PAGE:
The lunar surface might not look like much at first glance, but new research published just this week in the journal Nature Geoscience suggests that the Moon is probably a lot more geologically active than we initially thought.
Image Credit: Pixabay
Planetary scientists have known that the Moon exhibits so-called ‘moonquakes’ ever since astronauts deployed a series of moonquake detectors on the lunar surface during NASA’s renowned Apollo missions, but the source of these shallow quakes has left many experts scratching their heads for decades.
For the latest study, a team of researchers reanalyzed the data collected by the Apollo-centric moonquake detectors and then cross-referenced it with photographs captured by the Lunar Reconnaissance Orbiter (LRO). What they found was that many of the sub-surface tremors occurred near thrust faults on the Moon’s surface.
The circumstances are highly indicative of lunar tectonic activity. It’s entirely possible that these thrust faults formed from tectonic plates shifting on the Moon. Experts never wholly ruled out tectonic activity as a potential source for moonquakes, and the latest findings seem to breathe new life into the possibility that our Moon is tectonically active like the Earth.
"We found that a number of the quakes recorded in the Apollo data happened very close to the faults seen in the LRO imagery," explained Nicholas Schmerr, a co-author of the paper. "It's quite likely that the faults are still active today. You don't often get to see active tectonics anywhere but Earth, so it's very exciting to think these faults may still be producing moonquakes."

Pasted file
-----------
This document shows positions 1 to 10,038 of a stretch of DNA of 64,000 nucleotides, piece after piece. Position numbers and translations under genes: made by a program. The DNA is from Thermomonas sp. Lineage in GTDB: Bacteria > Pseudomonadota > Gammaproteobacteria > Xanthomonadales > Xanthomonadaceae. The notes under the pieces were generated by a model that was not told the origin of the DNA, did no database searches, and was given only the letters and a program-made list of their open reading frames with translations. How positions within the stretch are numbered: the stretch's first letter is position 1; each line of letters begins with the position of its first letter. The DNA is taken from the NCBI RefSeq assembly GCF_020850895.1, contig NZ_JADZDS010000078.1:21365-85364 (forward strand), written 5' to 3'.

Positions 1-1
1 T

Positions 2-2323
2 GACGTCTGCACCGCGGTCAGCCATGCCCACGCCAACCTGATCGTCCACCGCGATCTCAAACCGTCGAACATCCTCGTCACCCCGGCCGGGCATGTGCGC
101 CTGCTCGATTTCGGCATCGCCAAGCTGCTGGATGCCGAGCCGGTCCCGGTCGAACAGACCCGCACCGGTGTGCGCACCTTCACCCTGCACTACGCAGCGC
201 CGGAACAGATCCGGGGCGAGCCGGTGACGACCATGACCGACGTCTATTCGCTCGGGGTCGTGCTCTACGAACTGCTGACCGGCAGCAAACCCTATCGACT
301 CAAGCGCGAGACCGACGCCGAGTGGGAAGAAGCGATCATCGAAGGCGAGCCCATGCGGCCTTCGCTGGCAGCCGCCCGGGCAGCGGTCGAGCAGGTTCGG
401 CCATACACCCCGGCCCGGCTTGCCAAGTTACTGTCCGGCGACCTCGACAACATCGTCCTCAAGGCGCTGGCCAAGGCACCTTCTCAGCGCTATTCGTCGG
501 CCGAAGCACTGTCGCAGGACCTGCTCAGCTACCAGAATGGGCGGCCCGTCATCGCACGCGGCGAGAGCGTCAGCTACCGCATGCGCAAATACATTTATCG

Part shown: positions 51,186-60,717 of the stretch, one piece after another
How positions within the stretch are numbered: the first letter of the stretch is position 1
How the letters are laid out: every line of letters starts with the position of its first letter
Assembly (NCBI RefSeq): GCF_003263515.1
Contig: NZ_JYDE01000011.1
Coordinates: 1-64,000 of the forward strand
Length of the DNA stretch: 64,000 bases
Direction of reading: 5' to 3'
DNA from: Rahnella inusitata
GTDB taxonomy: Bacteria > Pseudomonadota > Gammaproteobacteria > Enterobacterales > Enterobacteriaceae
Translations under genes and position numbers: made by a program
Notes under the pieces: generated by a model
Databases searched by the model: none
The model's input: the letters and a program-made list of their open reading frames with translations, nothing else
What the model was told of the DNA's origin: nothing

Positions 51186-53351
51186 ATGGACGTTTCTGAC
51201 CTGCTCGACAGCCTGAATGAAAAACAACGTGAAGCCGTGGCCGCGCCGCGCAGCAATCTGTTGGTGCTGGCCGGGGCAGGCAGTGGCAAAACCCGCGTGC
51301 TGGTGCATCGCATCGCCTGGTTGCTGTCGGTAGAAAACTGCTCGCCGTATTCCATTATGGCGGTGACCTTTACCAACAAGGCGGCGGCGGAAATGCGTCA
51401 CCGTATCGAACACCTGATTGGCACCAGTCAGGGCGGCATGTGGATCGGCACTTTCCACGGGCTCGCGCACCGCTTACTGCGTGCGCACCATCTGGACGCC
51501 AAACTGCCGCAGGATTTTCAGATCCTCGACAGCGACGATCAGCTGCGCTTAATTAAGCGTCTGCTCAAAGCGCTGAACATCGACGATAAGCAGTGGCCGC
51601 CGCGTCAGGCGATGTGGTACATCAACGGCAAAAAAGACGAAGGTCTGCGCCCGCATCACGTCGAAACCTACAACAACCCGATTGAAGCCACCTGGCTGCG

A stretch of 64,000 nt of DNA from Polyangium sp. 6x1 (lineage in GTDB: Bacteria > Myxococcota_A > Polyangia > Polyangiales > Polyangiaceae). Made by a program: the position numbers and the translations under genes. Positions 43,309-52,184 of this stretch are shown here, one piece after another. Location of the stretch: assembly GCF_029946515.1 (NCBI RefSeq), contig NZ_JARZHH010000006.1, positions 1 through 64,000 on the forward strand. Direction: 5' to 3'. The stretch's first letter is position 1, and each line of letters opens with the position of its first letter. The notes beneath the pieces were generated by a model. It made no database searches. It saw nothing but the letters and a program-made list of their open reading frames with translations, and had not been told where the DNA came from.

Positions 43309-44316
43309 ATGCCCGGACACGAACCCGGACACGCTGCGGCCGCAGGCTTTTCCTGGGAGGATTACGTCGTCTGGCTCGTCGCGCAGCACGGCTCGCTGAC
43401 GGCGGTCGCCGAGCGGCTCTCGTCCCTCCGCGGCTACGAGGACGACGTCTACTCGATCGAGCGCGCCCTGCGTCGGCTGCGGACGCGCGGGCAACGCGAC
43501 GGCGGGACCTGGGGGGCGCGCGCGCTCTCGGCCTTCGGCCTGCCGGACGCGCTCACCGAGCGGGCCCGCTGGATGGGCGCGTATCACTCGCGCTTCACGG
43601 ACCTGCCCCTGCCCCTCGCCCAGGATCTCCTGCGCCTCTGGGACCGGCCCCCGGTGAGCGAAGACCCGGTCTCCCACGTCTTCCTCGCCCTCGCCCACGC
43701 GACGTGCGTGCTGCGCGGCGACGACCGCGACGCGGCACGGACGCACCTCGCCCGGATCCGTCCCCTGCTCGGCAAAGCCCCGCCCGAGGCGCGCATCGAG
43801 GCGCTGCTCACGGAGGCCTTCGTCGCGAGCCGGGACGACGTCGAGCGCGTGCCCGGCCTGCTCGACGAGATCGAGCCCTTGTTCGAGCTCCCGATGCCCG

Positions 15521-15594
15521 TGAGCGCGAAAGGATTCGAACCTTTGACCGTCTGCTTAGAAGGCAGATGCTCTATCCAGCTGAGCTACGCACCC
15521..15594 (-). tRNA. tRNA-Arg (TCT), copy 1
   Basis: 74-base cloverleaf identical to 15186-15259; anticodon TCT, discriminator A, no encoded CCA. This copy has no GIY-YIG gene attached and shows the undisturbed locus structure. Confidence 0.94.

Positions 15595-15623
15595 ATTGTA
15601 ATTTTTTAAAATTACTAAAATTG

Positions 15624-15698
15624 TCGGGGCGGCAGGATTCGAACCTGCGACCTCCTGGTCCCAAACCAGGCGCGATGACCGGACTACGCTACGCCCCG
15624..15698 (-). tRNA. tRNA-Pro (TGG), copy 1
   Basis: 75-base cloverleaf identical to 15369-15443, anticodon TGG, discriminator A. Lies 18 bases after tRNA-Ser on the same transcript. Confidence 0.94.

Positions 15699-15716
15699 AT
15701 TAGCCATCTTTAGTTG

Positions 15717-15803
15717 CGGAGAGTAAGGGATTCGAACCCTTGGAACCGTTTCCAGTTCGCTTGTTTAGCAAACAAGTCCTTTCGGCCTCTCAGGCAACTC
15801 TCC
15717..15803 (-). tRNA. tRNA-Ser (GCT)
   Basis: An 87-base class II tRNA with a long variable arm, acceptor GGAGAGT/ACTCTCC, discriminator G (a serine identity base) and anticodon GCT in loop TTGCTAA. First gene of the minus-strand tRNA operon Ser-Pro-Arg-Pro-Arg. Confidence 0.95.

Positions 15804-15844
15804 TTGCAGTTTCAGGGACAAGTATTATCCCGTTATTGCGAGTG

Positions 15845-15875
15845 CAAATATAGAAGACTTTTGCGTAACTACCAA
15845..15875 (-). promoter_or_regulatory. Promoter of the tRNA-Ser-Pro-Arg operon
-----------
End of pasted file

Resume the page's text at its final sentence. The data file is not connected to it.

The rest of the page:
The Moon is continuously cooling down from its particularly toasty formation, and this causes the world to shrink over time. As you might come to expect, a shrinking moon causes the surface to buckle a bit, resulting in these thrust faults that move from time to time.
The team’s reanalysis of the moonquake detector data found that while other factors may have been responsible for some of the so-called moonquakes, at least eight of those detected were likely to be have been caused by some type of tectonic activity related to the thrust faults.
"We think it's very likely that these eight quakes were produced by faults slipping as stress built up when the lunar crust was compressed by global contraction and tidal forces, indicating that the Apollo seismometers recorded the shrinking moon and the moon is still tectonically active," added study lead author Thomas Watters.
While the evidence is undoubtedly compelling, more research is needed to understand what’s going on here. Fortunately, NASA plans to have American astronauts walking on the Moon’s surface again in the coming years, and perhaps this will make that research a bit more possible.